Walking the cookbook or diet book aisles of a bookstore overwhelms me with the myriad choices, all claiming to be the best. Each author makes his or her case for eating certain foods and not others. The books offer different approaches: you may count calories, carbs, or points. Some writers champion specific proteins or vegetables as the key to eating right. We have to sort out what makes sense in terms of what we choose to feed our bodies.
The psalmist makes a case for the same process of discernment as we choose what we feed our souls. Our access to seemingly endless information, wisdom, and opinion can often overwhelm and confuse us. We accept the validity of the adage that proclaims that not everything presented on the Internet—or anywhere else—is necessarily true or good.
The psalmist realizes how easily we can wander away from God’s laws and intentions, no matter who we are. His resolution focuses on total immersion in God’s word. He feeds his soul with God’s laws; he knows them inside out. He commits them to heart, and they never leave him. God’s word becomes his soul’s food, his strength and his comfort.
The psalmist loves God’s instruction and finds himself connected to the true source of life. Armed in this way, the psalmist knows God’s expectations and can stand down his enemies and temptations. His God-directed life allows for a new perspective. With God as his teacher, he experiences healing and learns God’s ways. His life changes as he listens to the only voice that matters, and he aligns his life choices with those of God.
God, so many voices claim to have the answers. Teach us to listen and tune our hearts to yours. Amen.
Christians want help in understanding the signi cance of the Bible. Psalm 119 delights in the instruction of Yahweh. The text of the Torah is valued, not as a legal document but as an occasion for meditation and for the shaping of values, intuitions, and sensitivities. Scripture in Second Timothy is the gift of God and a guide for the practical life of God’s people. Its instructive role equips believers for every good work. Jeremiah 31 anticipates the time when God will write the law on the hearts of the people and reminds readers that at the core of “the law” is the covenant relation God establishes: “I will be their God, and they shall be my people.” The parable of the persistent widow directs us to the companion of Bible study: prayer.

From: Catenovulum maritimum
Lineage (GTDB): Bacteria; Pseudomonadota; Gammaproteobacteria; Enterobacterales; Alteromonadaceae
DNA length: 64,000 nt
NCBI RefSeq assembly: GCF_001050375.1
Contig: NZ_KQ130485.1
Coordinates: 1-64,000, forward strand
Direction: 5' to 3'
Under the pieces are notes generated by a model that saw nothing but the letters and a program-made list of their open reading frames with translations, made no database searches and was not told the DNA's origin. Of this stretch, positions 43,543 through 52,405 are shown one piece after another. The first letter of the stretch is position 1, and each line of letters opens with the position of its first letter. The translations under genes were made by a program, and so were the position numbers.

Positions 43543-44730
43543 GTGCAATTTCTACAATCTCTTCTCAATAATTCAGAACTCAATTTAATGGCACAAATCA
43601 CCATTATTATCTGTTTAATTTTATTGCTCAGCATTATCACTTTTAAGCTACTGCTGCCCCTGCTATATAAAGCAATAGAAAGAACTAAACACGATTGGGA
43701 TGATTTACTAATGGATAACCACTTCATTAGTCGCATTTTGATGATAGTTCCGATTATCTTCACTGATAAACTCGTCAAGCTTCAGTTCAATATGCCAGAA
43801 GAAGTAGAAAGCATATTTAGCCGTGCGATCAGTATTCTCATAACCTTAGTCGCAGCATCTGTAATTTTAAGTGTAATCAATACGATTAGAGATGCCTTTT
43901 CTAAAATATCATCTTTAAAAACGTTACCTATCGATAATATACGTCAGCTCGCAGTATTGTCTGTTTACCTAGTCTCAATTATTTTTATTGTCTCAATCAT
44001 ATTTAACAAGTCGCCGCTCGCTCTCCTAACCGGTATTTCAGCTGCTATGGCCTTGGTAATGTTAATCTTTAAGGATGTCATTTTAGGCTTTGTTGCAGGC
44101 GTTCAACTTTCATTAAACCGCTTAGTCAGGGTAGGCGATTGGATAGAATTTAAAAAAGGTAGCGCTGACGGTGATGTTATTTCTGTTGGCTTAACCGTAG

• Read Jeremiah 31:27-34. In what sense do you perceive God’s guidance coming from within you?
• Read Psalm 119:97-104. How immersed are you in God’s word? How does scripture guide your decisions?
• Read 2 Timothy 3:14–4:5. Who in your life has been a coura- geous teacher leading you toward God? How has he or she helped sustain your faith?
• Read Luke 18:1-8. How have your attitudes toward prayer changed? How does this passage help you to view prayer in a new light?
Respond by posting a prayer.
I join many of those who will pray for you as you seek to discern what you are called to be at this moment. May God grant you the courage to fulfill that calling. May we all open our eyes and see the misery, open our ears and hear the cries of God’s people, and, like God through the Lord Jesus Christ, be incarnate amongst them.”
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